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Investing in International Crisis

Written By Brian Hicks

Posted August 19, 2008

Note: As part of our ongoing educational Wealth Daily series, including How to Invest in LEAPS, How to Invest in Options, and Lockup Expirations, I wanted to bring your attention to the topic of Crisis Investing. Enjoy.




After the December 2007 assassination of Prime Minister Benazir Bhutto, the Karachi Stock Exchange plummeted along with Pakistan stocks… with a delay caused by a government suspension of trading.

On the market’s reopen, Pakistan’s financial markets were plunged into economic and political uncertainty, as fears of waning foreign investor sentiment raged.

But where there’s crisis, there’s wealth.

It’s known as “blood in the streets investing” or “crisis investing.”

While the investing approach may seem like a cold, heartless, cheap way to make a buck, it works. As the masses are selling, those who can stomach the wreckage step in and buy quality companies at significant discounts.

Take the unfortunate Bhutto assassination, for example. Investors waited for the news to be fully disseminated, and for the news to begin tapering off, at which point, they bought the damaged stocks, and waited for a recovery.

You see, crisis breeds opportunity, and it’s been exemplified many times. Again, let’s look at Pakistan stocks following the Bhutto assassination:

· Had you bought MCB Bank (MCBBI) for example after a fall from $14 to $12, you stood to profit on the recovery from $12 to more than $15.

· NetSol (NTWK) fell from $2.75 to about $1.75, only to recover from $1.75 to $2.50.

· Pakistan Oil & Gas Development (ODVCI) fell from $21 to $18.50 only to recover to $22 shortly thereafter.

History of Crisis Investing Opportunities

In 2007, for example, the Bovespa sold off and later recovered based on the market’s absorption of U.S. rate hike fears. Those who sold at or near the bottom of the sell-off missed the opportunity to profit as the IGBC rose 402.03 points, or 6.5%, two days later, and to pre-fear levels a year later.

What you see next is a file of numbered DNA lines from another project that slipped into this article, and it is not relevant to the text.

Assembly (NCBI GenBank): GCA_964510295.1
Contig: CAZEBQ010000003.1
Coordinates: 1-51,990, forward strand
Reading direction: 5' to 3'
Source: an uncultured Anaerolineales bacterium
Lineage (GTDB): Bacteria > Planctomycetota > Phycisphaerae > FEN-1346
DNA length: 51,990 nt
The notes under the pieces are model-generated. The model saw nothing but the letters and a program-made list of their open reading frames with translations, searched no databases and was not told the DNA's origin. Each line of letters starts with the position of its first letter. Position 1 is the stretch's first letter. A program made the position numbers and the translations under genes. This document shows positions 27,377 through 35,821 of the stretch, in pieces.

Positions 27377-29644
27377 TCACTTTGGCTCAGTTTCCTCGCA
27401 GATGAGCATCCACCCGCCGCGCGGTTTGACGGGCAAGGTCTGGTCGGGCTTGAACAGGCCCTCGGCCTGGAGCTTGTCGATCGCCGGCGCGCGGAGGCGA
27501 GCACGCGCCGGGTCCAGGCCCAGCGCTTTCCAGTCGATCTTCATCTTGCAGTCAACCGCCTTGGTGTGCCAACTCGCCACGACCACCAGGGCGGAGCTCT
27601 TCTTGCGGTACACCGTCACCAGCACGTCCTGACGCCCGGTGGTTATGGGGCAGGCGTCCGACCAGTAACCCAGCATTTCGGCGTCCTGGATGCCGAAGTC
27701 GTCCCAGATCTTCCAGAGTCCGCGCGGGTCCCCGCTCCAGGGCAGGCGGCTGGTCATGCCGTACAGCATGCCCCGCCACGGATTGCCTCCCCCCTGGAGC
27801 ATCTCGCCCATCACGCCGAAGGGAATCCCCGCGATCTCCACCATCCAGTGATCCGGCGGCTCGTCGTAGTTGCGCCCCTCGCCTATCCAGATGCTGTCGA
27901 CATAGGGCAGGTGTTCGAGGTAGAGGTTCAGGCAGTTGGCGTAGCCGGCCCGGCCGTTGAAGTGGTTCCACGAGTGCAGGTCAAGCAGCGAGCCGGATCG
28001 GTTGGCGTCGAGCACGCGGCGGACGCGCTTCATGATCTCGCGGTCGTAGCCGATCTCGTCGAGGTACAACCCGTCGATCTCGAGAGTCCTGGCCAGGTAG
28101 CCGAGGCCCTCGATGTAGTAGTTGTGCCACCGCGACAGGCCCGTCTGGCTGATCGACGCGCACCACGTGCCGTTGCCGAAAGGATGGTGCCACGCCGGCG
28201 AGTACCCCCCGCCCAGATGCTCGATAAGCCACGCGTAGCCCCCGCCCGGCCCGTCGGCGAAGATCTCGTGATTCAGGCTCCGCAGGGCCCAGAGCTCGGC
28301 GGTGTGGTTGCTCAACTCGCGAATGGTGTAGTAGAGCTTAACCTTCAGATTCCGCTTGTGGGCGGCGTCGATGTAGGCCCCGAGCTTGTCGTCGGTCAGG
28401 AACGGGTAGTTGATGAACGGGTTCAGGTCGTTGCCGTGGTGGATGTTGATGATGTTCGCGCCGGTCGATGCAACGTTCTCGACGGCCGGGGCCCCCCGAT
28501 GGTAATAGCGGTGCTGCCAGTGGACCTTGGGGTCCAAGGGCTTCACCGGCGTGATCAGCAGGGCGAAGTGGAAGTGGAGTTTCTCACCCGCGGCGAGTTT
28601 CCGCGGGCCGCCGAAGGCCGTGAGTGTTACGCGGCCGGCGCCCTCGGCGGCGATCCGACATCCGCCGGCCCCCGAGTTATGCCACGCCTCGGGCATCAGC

In 2001, for example, severe political and economic crises stripped 50% off the Turkish lira, as hundreds lost their jobs. But had you bought the “crisis investment” opportunity, buying shares of strong, but beaten-down companies, you’d have made a small fortune. Turkcell, for example, plunged from $24 to $1.50 only to recover to $16.52 following the crisis.

Even George Soros has used crisis investments to his advantage. He made a billion dollars in one day playing England’s Black Wednesday currency crisis.

Truth told… When crises, such as Bhutto’s assassination, occur, be prepared to buy. Crisis investing may sound cold, but it’s proven to be profitable.

How To Invest in Post- Musharraf Pakistan

Faced with growing threats of impeachment by the ruling coalition government, Musharraf gave in and announced he was stepping down. “After viewing the situation and consulting legal advisers and political allies, with their advice I have decided to resign,” Musharraf said. “Please accept this decision. I am not thinking on personal levels, but Pakistan first. Take care of Pakistan.”

And it was no surprise when Pakistani stocks flew on news that President Pervez Musharraf was stepping down. We had a crisis over Musharraf and political turmoil. We had our opportunity to buy on Musharraf’s announcement. Crisis bred an opportunity.

So it came as no surprise when the Karachi Stock Exchange jumped about 5% to 10,719 on the news. Investors were buying the opportunity on the expectation that the change would end political deadlock

While there’s still time to buy the post-turmoil stocks we mentioned above, the rally’s sustainability will depend on who replaces Musharraf and how the fiscal policies would be resolved.

Crisis investing – you can buy the whole seat, but you’ll only need the edge.

Good Investing,

Ian L. Cooper

P.S. Options Trading Pit Has Launched

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* Fremont General September 2007 12.50 puts – 291% in 16 days
* Lennar January 2008 25 puts – 279% in 40 days
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* Centex January 2008 25 puts – 207% in 40 days
* Countrywide January 2008 27.50 puts – 203% in 69 days
* Thornburg October 20 2007 puts – 188% in 6 days
* MGIC Investments December 35 puts – 175% in 80 days
* Capital One January 2008 65 puts – 160% in 59 days
* Accredited Home September 2007 7.50 puts – 141% in 4 days
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